Tramping the Routeburn Track in New Zealand

Tramping (bushwalking, trekking, hiking for non-NZanders) the Routeburn Track recently showed me how variable the weather in the South Island can be….sunny one moment, foggy and raining the next, with snow falling a few hundred metres above the tree line. What fantastic scenery!

I’ve just come back (mid-November) from tramping the Routeburn Track over three days starting from the Routeburn Shelter and finishing at The Divide, with overnight stops at Routeburn Falls Hut and Lake Mackenzie Hut.

While not a difficult walk,  full wet weather gear and winter clothing is essential for safety reasons, even in summer. Waterproof boots make the days much more comfortable.

This was a most enjoyable walk despite the fact that it rained for most of the time, as the alpine scenery was awe-inspiring with the mists swirling into the valleys, the snow capped mountains towering hundred of metres above and thousands of waterfalls, which are often non-existent in drier months. Sometimes the sun would break through the clouds revealing the majestic scenery and the glacial valleys with their braided rivers. It’s no wonder that the South Island is the location for the Hobbit and Lord of the Rings movies.

I did not regret having booked a bed in the huts through DOC, as enjoying the camaraderie of fellow walkers, often from distant parts of the world, along with the evening talks by the hut wardens were highlights. In wet weather, there is nothing like a warm fire to dry out your clothes, and a comfortable mattress at night, without the sound of roaring winds and pelting rain. Of course, there are disadvantages, such as a lack of privacy and the disruption to sleep by snorers and those getting up in the night to go outside.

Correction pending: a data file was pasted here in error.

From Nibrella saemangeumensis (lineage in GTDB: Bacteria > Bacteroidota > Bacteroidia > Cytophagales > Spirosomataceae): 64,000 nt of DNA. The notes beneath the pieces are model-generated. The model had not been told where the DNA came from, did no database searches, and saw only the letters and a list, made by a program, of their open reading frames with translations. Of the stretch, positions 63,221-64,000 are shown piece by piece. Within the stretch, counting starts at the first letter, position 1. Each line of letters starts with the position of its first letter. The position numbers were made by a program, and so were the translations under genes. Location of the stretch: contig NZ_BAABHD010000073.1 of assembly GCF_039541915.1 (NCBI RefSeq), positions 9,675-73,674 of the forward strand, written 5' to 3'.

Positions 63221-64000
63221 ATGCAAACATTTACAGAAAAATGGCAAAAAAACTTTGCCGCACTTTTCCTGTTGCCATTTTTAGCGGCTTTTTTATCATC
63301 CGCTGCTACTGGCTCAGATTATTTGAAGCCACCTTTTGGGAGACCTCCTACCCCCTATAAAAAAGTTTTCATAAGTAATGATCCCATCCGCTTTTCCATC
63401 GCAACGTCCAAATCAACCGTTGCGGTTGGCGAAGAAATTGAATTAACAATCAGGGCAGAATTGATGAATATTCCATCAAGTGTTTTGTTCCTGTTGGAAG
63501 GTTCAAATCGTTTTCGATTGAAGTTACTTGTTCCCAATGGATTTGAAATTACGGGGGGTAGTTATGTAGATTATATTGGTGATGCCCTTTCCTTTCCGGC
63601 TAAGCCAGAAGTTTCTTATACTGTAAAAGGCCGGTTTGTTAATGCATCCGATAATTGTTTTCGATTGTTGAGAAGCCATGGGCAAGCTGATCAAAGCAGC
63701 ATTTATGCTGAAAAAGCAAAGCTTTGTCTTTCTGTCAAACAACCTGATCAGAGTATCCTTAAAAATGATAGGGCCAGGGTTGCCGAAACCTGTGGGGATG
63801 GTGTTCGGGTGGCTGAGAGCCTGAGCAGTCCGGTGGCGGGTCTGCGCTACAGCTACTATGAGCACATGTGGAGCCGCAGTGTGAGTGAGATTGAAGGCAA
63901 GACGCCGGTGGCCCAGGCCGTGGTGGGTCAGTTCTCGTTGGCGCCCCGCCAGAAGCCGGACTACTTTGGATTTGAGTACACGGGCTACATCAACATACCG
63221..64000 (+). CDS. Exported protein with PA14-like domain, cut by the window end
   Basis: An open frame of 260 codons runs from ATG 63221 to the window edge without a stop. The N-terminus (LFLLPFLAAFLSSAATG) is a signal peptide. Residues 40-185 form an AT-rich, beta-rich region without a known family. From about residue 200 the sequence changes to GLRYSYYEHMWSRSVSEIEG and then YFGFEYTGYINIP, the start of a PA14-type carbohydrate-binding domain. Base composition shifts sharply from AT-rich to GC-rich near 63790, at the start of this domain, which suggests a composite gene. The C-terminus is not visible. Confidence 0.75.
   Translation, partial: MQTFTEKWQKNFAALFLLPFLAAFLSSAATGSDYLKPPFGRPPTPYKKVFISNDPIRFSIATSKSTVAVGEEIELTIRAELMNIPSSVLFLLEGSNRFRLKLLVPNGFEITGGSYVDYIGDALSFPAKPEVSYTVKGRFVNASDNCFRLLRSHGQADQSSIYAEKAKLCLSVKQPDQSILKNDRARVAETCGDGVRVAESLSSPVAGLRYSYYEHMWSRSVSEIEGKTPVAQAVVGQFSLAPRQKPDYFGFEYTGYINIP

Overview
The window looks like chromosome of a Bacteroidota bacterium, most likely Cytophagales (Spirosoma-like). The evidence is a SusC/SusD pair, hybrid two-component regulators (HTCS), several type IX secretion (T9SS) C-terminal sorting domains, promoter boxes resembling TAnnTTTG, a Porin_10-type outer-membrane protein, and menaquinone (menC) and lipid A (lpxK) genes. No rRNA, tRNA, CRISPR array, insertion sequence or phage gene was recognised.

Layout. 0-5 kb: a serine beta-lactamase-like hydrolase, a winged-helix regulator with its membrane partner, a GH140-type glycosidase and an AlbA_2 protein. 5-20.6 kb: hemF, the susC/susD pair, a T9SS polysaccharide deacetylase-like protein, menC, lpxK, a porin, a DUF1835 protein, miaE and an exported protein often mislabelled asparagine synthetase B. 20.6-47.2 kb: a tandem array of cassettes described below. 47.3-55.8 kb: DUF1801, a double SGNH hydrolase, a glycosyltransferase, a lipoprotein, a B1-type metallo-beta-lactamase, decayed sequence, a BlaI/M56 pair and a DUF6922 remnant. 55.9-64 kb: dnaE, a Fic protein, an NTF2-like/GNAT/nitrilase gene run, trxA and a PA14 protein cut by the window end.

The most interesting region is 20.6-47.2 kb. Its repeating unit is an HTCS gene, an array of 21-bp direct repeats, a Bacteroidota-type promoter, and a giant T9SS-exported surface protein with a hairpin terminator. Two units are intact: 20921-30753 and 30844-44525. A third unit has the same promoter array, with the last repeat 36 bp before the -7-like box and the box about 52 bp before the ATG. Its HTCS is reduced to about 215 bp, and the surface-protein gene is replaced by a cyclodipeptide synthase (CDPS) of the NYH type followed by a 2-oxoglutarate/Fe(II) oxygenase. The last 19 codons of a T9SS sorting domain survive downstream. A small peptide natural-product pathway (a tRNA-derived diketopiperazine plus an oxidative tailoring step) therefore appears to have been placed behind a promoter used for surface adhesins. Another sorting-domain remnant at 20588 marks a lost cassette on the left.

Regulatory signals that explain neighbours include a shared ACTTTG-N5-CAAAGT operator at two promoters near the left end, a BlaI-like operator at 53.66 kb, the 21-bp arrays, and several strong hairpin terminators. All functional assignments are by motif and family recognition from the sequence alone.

The DOC huts (pdf brochure download) offer a touch of convenience and comfort not available to those who pitch a tent.

November is at the beginning of the walking season and as such the risk of avalanche is often present to the extent that the track is either closed or helicopter transfers necessary to avoid the danger. This proved to be true in our case, with a heli-shuttle operating past the overhanging snow cliffs from Lake Harris to the Harris Saddle shelter, ……at our cost of course!

I never cease to be amazed by those who attempt such walks without even a waterproof jacket and sand shoes, which offer no protection against the freezing cold rivulets crossing the track. No wonder people have died from hypothermia on this track before!

Some more closely related posts: Routeburn Track (8)

  Creative Commons LicenseThis article by Bush Walker is licensed under a Creative Commons Attribution-NonCommercial-ShareAlike 3.0 Unported License.

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